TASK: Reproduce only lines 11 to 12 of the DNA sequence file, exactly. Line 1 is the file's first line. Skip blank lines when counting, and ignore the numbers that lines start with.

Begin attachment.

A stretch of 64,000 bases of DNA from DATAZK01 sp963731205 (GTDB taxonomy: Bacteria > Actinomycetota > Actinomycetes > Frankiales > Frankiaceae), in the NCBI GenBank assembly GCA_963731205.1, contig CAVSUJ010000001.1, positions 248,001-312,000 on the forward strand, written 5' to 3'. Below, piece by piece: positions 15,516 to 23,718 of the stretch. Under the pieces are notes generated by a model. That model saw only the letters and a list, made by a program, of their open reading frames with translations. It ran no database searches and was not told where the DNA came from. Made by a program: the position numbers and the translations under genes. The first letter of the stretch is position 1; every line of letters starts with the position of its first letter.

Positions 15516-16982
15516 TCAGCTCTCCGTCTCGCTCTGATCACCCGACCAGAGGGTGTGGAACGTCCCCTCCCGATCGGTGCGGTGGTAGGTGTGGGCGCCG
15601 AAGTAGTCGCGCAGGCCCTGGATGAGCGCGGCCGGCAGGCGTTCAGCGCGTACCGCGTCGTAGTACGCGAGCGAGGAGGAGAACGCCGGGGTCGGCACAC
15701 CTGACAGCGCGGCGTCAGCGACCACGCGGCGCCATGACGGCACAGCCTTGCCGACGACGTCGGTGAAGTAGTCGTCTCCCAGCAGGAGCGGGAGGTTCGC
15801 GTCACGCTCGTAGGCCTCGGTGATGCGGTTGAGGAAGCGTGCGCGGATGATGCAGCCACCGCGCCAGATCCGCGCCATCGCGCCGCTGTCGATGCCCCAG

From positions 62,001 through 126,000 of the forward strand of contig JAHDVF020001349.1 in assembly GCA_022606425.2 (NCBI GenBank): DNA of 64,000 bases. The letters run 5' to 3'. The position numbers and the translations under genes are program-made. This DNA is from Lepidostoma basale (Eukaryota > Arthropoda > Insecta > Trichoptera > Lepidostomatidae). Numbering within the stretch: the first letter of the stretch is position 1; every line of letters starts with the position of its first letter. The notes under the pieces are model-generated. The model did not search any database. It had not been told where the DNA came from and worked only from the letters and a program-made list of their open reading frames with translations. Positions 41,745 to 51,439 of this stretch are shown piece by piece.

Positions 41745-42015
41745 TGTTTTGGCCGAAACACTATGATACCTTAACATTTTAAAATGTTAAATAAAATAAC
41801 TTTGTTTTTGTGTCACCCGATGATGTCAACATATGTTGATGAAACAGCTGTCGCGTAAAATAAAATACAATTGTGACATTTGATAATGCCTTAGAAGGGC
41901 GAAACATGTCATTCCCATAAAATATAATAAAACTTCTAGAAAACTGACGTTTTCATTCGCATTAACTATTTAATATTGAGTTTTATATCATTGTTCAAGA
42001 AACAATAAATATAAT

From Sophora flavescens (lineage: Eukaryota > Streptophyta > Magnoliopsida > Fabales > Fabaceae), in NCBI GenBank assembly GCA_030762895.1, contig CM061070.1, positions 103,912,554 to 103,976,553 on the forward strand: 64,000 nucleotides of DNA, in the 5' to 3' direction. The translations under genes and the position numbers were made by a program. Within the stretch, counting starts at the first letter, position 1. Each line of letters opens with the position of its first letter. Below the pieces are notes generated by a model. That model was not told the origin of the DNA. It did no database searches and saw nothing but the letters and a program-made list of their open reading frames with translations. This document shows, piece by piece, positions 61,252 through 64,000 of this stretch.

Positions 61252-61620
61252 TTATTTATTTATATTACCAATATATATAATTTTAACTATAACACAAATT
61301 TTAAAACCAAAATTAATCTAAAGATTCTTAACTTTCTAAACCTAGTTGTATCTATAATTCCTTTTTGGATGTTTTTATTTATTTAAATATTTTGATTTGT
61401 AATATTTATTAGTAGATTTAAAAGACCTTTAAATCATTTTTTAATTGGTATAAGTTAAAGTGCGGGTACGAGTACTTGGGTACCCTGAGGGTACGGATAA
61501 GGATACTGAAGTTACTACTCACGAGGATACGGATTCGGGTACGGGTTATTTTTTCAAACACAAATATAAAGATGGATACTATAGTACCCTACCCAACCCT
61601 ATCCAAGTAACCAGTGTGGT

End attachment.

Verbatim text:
41901 GAAACATGTCATTCCCATAAAATATAATAAAACTTCTAGAAAACTGACGTTTTCATTCGCATTAACTATTTAATATTGAGTTTTATATCATTGTTCAAGA
42001 AACAATAAATATAAT